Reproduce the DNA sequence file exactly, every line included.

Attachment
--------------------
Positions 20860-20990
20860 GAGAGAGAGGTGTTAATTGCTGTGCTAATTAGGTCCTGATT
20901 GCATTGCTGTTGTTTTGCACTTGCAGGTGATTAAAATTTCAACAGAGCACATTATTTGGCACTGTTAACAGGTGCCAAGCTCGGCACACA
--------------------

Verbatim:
Positions 20860-20990
20860 GAGAGAGAGGTGTTAATTGCTGTGCTAATTAGGTCCTGATT
20901 GCATTGCTGTTGTTTTGCACTTGCAGGTGATTAAAATTTCAACAGAGCACATTATTTGGCACTGTTAACAGGTGCCAAGCTCGGCACACA